“I will never be an old man. To me, old age is always 15 years older than I am” – Francis Bacon (1561–1626)

Aging is still largely a mysterious process. We know that cell death occurs with age. For example, the death of muscle fibers contributes to the loss of about 10 percent of limb strength per decade after 50 years. Similarly, the human brain shrinks at about 2 to 3 percent per decade, starting as early as 30 to 40 years, so that 10% of brain matter can be lost by 80 years of age. Because neuron death in the brain is initially selective to the memory and planning centers, we tend to lose short-term memory and higher-level cognitive functions with advancing age.

But what causes cells to die? There are at least two types of theories, with most scientists agreeing that they probably act in conjunction with each other. Damage-based theories, as the name implies, assert that aging results from a continuous accumulation of metabolic by-products over the lifespan of the cells. On the other hand, programmed theories of aging argue that aging is not a result of random damage but rather a genetically regulated process. In other words, cells die because they are genetically coded to die. For example, as the pigment cells in our hair follicles that release melanin gradually die, the pigment becomes more transparent, turning the follicle gray.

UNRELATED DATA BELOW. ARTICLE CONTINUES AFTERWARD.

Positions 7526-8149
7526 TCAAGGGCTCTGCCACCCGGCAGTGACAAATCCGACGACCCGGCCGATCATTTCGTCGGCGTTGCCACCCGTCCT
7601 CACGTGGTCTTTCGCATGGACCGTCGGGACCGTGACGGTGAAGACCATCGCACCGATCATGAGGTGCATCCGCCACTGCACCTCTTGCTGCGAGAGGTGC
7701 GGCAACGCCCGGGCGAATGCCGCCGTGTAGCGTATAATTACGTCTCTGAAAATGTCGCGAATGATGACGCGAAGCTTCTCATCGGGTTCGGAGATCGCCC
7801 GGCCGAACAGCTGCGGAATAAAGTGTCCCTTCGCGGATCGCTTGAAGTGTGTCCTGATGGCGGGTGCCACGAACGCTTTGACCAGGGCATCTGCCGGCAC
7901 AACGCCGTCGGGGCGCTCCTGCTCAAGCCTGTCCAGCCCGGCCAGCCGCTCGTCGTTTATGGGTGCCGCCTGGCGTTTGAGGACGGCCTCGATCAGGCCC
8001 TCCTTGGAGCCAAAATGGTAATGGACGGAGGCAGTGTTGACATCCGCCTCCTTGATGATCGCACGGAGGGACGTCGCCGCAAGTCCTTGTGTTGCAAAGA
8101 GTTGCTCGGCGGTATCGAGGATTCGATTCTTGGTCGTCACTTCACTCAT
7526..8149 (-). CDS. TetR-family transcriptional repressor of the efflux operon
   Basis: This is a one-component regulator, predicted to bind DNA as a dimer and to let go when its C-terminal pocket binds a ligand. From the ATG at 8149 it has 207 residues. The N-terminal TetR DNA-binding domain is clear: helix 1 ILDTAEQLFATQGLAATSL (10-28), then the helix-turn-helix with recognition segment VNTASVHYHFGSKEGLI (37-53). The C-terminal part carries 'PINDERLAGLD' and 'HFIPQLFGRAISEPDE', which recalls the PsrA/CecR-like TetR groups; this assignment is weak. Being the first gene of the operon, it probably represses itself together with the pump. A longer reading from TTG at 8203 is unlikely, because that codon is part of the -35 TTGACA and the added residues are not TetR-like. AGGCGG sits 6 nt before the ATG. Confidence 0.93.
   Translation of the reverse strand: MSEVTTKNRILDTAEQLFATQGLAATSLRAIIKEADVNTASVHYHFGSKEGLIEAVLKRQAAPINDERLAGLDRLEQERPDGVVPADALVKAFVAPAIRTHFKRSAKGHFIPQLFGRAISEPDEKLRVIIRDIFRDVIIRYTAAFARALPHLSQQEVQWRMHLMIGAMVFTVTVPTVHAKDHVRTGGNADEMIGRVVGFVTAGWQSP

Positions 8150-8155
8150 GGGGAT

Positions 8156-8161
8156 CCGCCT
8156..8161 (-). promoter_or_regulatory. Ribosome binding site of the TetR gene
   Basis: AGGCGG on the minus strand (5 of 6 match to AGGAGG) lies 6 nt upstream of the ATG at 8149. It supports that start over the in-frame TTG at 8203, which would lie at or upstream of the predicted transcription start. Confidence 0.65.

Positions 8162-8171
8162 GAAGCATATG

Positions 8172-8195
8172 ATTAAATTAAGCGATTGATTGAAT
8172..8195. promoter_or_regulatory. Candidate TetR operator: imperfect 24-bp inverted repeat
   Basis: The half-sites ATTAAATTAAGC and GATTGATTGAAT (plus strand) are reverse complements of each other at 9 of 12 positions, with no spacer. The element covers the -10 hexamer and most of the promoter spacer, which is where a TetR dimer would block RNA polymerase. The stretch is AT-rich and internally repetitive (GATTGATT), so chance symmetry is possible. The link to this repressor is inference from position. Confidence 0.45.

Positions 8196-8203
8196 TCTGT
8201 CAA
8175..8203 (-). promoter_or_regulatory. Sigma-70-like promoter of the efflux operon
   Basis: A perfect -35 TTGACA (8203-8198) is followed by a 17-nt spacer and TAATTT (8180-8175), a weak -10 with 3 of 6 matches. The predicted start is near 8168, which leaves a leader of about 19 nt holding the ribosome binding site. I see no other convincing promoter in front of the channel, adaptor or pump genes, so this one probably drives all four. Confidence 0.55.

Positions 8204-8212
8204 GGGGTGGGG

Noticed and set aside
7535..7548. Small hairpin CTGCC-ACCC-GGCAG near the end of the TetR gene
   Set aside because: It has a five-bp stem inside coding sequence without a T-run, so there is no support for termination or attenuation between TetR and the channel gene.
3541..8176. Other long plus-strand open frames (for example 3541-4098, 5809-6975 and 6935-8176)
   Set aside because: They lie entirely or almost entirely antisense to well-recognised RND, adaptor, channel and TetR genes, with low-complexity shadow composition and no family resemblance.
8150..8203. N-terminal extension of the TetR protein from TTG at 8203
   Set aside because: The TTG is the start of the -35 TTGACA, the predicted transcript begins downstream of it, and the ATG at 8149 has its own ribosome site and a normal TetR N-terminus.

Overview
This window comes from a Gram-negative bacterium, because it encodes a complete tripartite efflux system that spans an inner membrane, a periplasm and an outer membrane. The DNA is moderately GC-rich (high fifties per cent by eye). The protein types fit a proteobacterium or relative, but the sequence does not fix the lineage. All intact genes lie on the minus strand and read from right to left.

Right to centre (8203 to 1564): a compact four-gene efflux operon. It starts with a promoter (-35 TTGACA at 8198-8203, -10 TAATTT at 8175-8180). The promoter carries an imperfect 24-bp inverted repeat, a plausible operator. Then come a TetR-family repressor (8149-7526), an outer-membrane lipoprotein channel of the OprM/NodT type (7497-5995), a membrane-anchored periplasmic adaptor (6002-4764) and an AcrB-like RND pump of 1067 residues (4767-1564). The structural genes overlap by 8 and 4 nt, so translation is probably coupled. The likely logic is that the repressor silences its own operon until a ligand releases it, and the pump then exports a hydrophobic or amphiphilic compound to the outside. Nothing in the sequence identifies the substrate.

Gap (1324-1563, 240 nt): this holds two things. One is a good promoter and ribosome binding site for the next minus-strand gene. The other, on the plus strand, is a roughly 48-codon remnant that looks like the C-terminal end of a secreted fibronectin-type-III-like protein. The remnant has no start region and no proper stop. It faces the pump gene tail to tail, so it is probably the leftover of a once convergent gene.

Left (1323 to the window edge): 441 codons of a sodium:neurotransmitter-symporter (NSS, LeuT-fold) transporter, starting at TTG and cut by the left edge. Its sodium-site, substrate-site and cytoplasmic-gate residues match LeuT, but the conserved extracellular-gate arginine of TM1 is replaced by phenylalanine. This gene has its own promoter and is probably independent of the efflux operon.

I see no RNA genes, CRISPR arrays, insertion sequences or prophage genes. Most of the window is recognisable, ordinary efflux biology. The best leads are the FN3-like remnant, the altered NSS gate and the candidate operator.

So what can we do to fight father time? By far the most effective tool to combat the aging process is consistent exercise. In a recent study , researchers at the University of Birmingham and King’s College London recruited 125 male and female cyclists between the ages of 55 and 79 and examined various benchmarks of their health that typically decline with age. They found that the group that exercised regularly preserved muscle mass better than a control group. They also exhibited an immune system that functioned as well as that of individuals decades younger than them.

There are also clinical solutions that can help. A recent, promising treatment is sermorelin therapy, previously used to aid in the treatment of pre-pubertal children with idiopathic growth hormone deficiency. Unlike traditional hGH (human Growth Hormone) therapy that has drawn some criticism in recent years, sermorelin, also known as GRF 1-29 NH2, is not a hormone. Rather it is a growth hormone–releasing factor. Sermorelin works by promoting the secretion of human growth hormone (hGH) from the pituitary gland. The age-related drop in hGH production has been associated with weight gain, especially in the trunk, reduced muscle mass, reduced bone mineral content, insomnia, and mental changes in how we view our wellness. Patients who are displaying signs of aging and have a low IGF-1 level may be suitable candidates for sermorelin therapy. As with any injectible, local or systemic allergic reaction and other risks can occur. If you’re concerned about aging, let’s talk about whether sermorelin may be right for you.